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Just a quick note today, as my next bit of legal analysis I’m preparing is going to take a while to write. Try not to shoot the messenger for today’s post. I’m just trying to help.
I see a lot of people online calling for a new open gaming license that’s done correctly. Sadly, that’s missing the point.
Our problems aren’t going to go away as long as you continue to buy into the fiction that the Open Gaming License (“OGL”) is a real license. It clearly isn’t, but if you treat it that way by giving lip service to its arguments that apply only to real contracts (“It’s irrevocable!” “It can’t be deauthorized!”), or make calls for bigger, better, open gaming licenses, you can still be duped. As I said yesterday, the OG”L” (which should no longer contain the misleading letter L in it) should be a statement of what the game designer acknowledges they don’t own, and thus have no power to stop you from sharing. With RPGs, that’s far more material than you probably realize.
To the extent that a publisher has copyrightable material and wants to dedicate it to the public domain, they should simply do that with an undeniably clear statement to that effect. (Copyright law won’t allow contract ambiguities to result in such a dedication.) Otherwise, you might as well draft a “closed gaming” license with proper means of acceptance (i.e., signatures) and clearly stated (and proper) consideration, and just make sure the terms aren’t unreasonable. What many of you are actually asking for is oxymoronic, and as a result, using SRD material that has even the tiniest chance of being copyrightable could still get you in trouble. It hasn’t been licensed to you because the OGL is not a license, and there’s no doctrine of laches in copyright, so the copyright remains enforceable even after 20 years.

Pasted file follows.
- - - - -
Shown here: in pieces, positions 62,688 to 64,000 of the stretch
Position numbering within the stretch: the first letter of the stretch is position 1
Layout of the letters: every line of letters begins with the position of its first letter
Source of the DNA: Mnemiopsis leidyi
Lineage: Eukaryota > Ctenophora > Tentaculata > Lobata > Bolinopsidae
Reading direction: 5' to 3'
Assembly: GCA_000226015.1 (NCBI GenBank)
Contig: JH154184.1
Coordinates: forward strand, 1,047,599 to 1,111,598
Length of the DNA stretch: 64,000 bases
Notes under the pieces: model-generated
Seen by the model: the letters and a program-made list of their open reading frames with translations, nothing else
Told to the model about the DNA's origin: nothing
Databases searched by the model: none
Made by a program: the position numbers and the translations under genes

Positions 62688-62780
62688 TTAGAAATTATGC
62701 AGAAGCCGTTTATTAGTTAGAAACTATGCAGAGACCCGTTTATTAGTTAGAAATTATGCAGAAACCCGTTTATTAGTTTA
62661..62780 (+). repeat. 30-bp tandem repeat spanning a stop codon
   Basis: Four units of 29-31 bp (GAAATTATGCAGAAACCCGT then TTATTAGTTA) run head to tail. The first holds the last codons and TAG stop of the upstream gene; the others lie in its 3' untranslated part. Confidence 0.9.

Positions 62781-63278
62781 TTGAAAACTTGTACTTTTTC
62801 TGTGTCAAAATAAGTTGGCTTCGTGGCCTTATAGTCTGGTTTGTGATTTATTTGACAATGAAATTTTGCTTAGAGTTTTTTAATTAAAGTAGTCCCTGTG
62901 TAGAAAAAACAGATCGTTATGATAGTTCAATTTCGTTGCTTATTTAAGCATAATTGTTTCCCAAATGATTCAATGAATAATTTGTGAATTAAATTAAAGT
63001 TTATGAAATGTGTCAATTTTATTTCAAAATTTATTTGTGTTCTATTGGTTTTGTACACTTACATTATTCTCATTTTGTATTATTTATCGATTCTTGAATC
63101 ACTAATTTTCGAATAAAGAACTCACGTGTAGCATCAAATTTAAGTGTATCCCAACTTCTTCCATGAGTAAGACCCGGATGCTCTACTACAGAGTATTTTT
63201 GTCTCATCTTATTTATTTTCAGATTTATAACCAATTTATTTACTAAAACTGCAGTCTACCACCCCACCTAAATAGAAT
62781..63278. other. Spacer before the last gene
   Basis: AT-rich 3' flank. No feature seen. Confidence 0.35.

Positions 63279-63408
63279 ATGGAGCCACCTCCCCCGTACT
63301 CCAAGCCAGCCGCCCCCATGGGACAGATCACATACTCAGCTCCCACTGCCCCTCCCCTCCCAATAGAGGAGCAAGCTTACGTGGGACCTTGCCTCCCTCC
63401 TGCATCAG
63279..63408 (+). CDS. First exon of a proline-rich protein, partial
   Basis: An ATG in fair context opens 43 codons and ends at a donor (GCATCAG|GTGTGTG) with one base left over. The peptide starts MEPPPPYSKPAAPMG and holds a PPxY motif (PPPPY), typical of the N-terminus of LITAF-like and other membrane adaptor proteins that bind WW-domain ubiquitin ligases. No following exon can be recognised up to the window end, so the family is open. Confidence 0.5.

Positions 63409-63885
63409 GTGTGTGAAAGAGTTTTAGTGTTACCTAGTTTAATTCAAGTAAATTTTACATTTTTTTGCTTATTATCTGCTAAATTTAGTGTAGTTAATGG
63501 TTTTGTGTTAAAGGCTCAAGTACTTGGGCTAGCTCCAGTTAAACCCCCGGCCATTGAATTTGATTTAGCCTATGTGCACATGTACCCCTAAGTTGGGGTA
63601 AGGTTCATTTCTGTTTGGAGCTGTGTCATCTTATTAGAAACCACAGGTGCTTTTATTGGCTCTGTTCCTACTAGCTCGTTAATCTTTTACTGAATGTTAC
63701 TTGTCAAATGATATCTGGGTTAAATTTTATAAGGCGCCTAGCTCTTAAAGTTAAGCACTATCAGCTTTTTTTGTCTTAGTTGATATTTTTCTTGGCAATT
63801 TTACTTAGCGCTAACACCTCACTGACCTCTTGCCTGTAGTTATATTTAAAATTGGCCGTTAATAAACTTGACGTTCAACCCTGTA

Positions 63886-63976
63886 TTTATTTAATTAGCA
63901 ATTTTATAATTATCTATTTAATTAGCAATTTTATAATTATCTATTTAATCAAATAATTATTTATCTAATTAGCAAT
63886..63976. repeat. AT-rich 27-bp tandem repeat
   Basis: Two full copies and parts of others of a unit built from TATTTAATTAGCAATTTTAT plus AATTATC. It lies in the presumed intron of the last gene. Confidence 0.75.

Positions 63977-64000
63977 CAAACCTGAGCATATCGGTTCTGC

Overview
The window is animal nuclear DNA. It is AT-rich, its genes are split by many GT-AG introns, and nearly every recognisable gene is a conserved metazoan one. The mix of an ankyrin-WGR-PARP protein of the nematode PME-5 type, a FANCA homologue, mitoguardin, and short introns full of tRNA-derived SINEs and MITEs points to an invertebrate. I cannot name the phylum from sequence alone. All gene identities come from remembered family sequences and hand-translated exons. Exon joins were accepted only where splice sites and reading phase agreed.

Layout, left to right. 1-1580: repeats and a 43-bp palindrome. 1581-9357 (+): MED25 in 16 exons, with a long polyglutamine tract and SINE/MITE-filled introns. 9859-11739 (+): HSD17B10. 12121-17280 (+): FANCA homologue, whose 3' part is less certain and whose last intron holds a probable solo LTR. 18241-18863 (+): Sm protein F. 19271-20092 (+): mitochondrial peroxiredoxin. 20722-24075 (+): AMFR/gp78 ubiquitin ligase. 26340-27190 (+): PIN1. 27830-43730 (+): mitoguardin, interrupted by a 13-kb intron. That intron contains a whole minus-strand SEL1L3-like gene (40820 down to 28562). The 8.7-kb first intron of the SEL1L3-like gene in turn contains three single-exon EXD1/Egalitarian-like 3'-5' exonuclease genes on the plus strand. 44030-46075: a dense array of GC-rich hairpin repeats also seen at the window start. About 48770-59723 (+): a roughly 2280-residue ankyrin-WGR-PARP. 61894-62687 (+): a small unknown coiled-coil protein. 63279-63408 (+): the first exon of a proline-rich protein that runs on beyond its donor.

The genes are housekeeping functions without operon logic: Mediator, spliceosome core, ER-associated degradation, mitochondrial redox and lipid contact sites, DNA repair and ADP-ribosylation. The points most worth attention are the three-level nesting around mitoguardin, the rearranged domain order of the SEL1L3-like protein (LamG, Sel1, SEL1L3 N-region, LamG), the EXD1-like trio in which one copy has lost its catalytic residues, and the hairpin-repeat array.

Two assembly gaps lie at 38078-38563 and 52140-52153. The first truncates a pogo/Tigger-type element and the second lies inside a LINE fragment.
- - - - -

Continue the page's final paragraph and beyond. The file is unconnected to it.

I’m glad so many of you, especially attorneys, are finally catching up with my rants from the past 10-15 years and my posts from 3 years ago, but some of your hearing has thus far been selective. I’m making a call for awareness from game designers and honesty from and the attorneys they employ, but the public’s insistence on believing the lies surrounding the OGL is a serious hurdle to those goals. This is not me merely demanding legal precision. Figurative use of the word, license, has added to your misplaced faith, so it’s no longer acceptable for any so-called “open license” to use that word. We’re seeing the very real, tangible effects it’s having on the community and industry right now.
We don’t need another fake license; we need an honest legal statement or a real license. As long as you allow this fiction to rule the day, the community and industry will suffer regardless of how this whole OGL 1.1 thing shakes out.
Reality checks can sometimes be helpful, but you need to be open to the help.
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Dungeons & Dragons is a trademark of Wizards of the Coast, LLC, who neither contributed to nor endorsed the contents of this post. (Okay, jackasses?)